The Fresh Loaf

News & Information for Amateur Bakers and Artisan Bread Enthusiasts

Baking in a Big Green Egg

bob13's picture

Baking in a Big Green Egg

I have read where people actually use their BBQ as an alternative brick oven.  It seems folks have had success with the ceramic komado style smoker grills (like the Big Green Egg or Primo) to bake pizza and bread dough.  Has anyone really done this and what were the results?  This could be a very cost effective way to bake pizza and bread without having to build a brick oven.  Any thoughts form the pros here at the fresh loaf?  I know it is some what off topic for the bread site, but it is close to a brick oven and maybe some of you have ideas for me.  Thanks for any and all suggestions.



mrfrost's picture

Loads of videos on youtube for using BGE type cookers for pizza. Excellent results. Better than home ovens(for pizza).

Don't read much here, or see to much on youtube, for breads.

ehanner's picture

This could be a very cost effective way to bake pizza and bread without having to build a brick oven.

I don't think you can make a case for "cost effective" at $700 for a large BGE. There are some benefits in using one however. The fuel required to keep a BGE at baking temperature for 3 or 4 hours is minimal compared to the amount of wood you would need in a WFO. Plus it's portable so you can take it with you if you move or change the look of the back yard. The range of food you can grill/bake/roast/sear/braise/slow smoke etc. is impressive.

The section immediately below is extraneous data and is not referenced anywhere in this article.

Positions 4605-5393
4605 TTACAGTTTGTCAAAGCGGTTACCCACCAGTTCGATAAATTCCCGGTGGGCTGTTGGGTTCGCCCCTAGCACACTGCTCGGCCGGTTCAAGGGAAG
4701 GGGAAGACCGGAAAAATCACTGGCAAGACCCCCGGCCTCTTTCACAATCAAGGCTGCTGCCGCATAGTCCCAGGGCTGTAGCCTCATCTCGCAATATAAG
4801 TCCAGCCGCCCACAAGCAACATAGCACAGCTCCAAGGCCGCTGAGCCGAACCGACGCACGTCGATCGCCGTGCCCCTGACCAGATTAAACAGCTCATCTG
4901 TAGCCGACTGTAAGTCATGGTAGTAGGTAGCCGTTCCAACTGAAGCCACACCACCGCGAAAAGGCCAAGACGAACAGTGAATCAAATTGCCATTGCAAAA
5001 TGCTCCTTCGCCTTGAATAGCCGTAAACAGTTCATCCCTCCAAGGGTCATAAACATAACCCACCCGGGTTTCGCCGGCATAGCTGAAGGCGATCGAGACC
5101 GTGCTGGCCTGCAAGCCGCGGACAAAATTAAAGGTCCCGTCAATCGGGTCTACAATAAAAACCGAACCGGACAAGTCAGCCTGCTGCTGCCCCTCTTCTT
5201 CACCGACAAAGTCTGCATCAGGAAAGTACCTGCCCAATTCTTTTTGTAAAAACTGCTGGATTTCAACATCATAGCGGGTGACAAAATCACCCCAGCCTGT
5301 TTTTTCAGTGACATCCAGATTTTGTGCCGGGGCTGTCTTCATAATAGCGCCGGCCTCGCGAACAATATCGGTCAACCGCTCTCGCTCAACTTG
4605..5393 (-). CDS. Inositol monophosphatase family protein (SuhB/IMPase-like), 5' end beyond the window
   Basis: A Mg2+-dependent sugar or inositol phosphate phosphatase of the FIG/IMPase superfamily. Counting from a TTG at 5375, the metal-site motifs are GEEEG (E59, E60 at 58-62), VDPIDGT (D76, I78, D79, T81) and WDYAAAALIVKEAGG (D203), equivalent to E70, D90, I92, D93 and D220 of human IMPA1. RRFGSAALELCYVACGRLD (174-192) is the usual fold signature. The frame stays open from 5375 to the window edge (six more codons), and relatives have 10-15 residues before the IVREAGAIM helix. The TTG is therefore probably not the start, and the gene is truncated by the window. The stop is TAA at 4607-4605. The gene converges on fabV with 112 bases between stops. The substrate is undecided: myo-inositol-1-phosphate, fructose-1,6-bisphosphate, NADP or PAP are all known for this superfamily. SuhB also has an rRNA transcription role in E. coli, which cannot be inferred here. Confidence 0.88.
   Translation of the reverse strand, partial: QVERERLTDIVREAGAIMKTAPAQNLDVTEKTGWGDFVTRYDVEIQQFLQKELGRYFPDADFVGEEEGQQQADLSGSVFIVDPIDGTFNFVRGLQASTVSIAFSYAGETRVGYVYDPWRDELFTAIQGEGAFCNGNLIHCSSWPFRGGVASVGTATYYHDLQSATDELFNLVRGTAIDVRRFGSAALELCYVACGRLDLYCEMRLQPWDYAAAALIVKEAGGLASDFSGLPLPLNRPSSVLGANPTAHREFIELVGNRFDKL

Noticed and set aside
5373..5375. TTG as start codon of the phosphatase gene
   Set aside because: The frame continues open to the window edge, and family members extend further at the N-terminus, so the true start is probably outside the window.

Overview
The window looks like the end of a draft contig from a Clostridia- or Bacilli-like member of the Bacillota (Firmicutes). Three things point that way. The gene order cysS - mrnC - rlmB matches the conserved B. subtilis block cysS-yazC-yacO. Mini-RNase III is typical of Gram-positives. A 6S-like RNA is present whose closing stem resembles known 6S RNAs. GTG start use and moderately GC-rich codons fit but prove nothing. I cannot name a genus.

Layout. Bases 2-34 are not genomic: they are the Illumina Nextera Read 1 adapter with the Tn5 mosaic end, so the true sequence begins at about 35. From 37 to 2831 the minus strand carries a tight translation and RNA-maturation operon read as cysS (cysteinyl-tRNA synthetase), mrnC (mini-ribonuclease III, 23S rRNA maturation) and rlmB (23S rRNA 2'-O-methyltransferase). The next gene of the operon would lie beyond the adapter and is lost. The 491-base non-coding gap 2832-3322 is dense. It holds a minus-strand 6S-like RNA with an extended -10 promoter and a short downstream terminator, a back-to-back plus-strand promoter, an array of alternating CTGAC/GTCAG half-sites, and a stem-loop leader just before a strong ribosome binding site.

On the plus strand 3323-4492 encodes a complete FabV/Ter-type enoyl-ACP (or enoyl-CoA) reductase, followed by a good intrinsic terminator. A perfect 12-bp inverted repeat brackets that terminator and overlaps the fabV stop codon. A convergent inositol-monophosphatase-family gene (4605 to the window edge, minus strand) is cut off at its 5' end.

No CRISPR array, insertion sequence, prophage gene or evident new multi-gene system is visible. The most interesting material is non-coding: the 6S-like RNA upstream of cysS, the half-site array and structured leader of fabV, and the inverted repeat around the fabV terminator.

Jaydot's picture

I used one (the medium size) last summer for baking bread, and it works very well indeed. I usually baked on the pizza stone, either on the plate setter or on the grill, and covered the bread with aluminium foil for the first quarter of an hour. Made some lovely breads, once I got the hang of it. 
I takes at least an hour to heat the whole thing up to bread-baking-temperatures, though, and I found I don't have the patience for that :). 

GSnyde's picture

I like the idea of having one device that can smoke at a steady low temperature, or go to a high temperature for pizza or bread.  The BGE is somewhat pricey, but they are reputed to be very durable as well as versatile, so I think I could amortize the cost.


flournwater's picture

I no longer have an "egg" but, back in the mid 1960's when military air crews were bringing them back from the far east and I could get one for $100, I did use one for many years; until it finally broke during a move.  It was the most versatile oven I have ever used and, IMO, is superior to the WFO for ease of heat control.  I'd encourage you to work with your big green egg.  The more you practice the better you'll get.  Good luck ....